- Essays on Vernon Lee
In late nineteenth- and early twentieth-century literary and cultural circles, Violet Paget—better known by her pseudonym Vernon Lee—was an impressive personality. Excellent as an intellectual networker in Britain and Continental Europe, passionate in her romantic female friendships, provocative in her associations with avant-garde Aesthetes and Decadents, outspoken in her defence of some unpopular causes (including pacifism), and offensive at one time or another to many of her friends and fellow scholars, Lee produced a formidable oeuvre, ranging from aesthetic philosophy and cultural history to supernatural stories, travel writing and biography. And yet, despite her sophisticated mind and extensive output, Vernon Lee was virtually expunged from subsequent accounts of the period. Indeed, her contemporaries were the first to undercut her reputation by recasting her scholarly work as an inappropriate meddling in a male domain, her prolific output of forty-three books and numerous articles as tiresomely garrulous, and her style as ungraceful and excessive. Privately, for example, Max Beerbohm sneered at Lee as “a dreadful little bore and busybody” with “a crow to pick, ever so coyly, with Nietzsche, or a wee lance to break with Mr. Carlyle.” Virginia Woolf termed her writing [End Page 319] “slack and untidy,” and Symonds and Bernard Berenson complained about her plagiarising tendencies and the “rather hasty & coarsely-grinding mill of her brain.”
Over the past twenty years, feminist critics have sought to rebut such criticisms and to recover Lee’s contribution to intellectual thought at the turn of the century. As part of this project, Catherine Maxwell and Patricia Pulham have produced the first edited collection of critical essays devoted to Lee’s work. Their crisply efficient introduction and chronology outline the case for revising Lee’s status in the academy. Her prominence in influential intellectual circles is one reason for her importance. She associated with the likes of Henry James, Walter Pater, William Morris, Oscar Wilde, Mary Ward and Robert Browning in Britain and with Michael Field, Ouida, Anatole France and Eliza Lynn Linton in Italy. These networks not only provided Lee with literary models and critical methods (via Pater and Symonds especially), but also with an environment that entertained radical views on art and tolerated unorthodox sexual identities and same-sex relationships. Maxwell and Pulham argue that Lee’s status as outsider—woman in the male domain of historical scholarship, lesbian in a determinedly heterosexual culture—strengthened her confidence in challenging established disciplines. Her interest in new scientific thought and the psychological and physiological dimensions of aesthetic experience, for example, in some ways prefigured modernist thinking about the artistic process. At the same time, Lee never entirely retreated from the mainstream cultural milieu, as demonstrated in her gradual move from “pure” aestheticism to an insistence on the ethical responsibilities of art. For these reasons, both reactionaries and radicals came to distrust her. Conservatives were repelled by her Decadent interest in beautiful physical sensation and themes of violence and sexual perversity; her avant-garde friends felt betrayed by her satirical mockery of aesthetic culture in the roman à clef, Miss Brown. It took late twentieth-century psychoanalytic and feminist approaches to prompt reassessment of Lee’s intellectual and literary experimentation from the 1880s onwards.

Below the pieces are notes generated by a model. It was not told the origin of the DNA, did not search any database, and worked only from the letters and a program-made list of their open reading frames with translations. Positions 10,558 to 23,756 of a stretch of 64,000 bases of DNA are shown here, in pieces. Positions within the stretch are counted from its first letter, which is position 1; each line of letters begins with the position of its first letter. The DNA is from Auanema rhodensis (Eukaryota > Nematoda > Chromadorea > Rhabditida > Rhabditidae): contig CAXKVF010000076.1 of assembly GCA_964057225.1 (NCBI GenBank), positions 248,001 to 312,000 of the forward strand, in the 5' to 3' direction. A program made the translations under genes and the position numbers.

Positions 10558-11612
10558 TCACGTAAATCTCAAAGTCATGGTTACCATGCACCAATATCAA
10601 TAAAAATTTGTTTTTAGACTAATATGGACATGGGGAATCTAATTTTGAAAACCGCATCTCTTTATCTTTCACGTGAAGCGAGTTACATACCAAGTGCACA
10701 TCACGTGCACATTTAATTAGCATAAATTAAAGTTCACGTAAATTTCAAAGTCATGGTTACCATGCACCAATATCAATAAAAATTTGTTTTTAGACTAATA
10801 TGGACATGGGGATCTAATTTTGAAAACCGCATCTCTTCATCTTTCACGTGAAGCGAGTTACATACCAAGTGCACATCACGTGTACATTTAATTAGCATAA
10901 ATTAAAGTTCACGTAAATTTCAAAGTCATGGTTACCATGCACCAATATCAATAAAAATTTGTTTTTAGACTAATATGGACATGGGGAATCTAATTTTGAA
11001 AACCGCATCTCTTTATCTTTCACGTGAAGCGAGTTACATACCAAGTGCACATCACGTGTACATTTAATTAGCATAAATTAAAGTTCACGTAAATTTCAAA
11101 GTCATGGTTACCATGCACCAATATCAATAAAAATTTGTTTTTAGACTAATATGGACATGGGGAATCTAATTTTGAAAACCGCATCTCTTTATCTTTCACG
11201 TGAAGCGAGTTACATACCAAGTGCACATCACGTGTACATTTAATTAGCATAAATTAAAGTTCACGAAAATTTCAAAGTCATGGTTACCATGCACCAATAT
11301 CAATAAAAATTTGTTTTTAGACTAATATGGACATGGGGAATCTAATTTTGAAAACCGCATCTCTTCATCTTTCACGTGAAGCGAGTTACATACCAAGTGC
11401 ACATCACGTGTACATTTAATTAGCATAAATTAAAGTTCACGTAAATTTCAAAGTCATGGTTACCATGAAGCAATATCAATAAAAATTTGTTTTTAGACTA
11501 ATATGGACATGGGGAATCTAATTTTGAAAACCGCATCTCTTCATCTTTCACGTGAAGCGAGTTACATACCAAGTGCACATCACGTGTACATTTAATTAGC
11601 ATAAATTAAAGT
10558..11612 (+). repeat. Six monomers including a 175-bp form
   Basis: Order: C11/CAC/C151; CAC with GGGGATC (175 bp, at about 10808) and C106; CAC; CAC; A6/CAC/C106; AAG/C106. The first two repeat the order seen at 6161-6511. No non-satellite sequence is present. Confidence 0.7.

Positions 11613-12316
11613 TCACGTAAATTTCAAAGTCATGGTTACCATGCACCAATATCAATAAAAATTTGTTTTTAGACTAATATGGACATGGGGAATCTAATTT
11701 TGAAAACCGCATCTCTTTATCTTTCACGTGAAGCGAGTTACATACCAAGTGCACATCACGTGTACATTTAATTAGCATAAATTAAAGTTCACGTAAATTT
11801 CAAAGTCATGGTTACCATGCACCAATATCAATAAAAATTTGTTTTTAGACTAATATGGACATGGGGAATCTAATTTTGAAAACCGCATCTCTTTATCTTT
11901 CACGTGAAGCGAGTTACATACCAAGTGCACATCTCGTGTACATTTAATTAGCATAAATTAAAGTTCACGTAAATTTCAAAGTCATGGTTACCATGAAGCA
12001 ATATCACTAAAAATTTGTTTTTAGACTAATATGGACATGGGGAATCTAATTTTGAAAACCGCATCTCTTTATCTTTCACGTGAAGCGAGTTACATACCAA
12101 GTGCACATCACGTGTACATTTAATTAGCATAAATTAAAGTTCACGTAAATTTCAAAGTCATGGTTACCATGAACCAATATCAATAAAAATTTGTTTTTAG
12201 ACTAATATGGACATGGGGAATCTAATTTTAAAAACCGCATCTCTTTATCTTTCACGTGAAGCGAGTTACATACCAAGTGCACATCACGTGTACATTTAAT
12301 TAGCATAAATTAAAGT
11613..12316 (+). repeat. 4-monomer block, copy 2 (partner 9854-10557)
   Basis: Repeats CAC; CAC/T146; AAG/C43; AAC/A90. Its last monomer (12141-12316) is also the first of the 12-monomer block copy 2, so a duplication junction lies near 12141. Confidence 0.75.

The collection’s ten essays are arranged thematically; taken overall, they give a good indication of the breadth and significance of Lee’s accomplishments, particularly in fiction and aesthetic theory. Broadly speaking, two core preoccupations transcend the thematic structure of the volume. The most pervasive of these is Lee’s status as a sexual dissident. One whole section—“Queer Contexts”—is devoted to revealing [End Page 320] the homosexual subtexts, codes and implications of her writing; the same topic surfaces in the two biographical essays; and it informs the analysis of Lee’s reformulations of Aestheticism and Decadence. In their introduction, the editors remind readers that there is no conclusive evidence to indicate whether Lee acted on or repressed her lesbianism (though they imply that she went further than a “Boston marriage” in at least two cases), and they offer...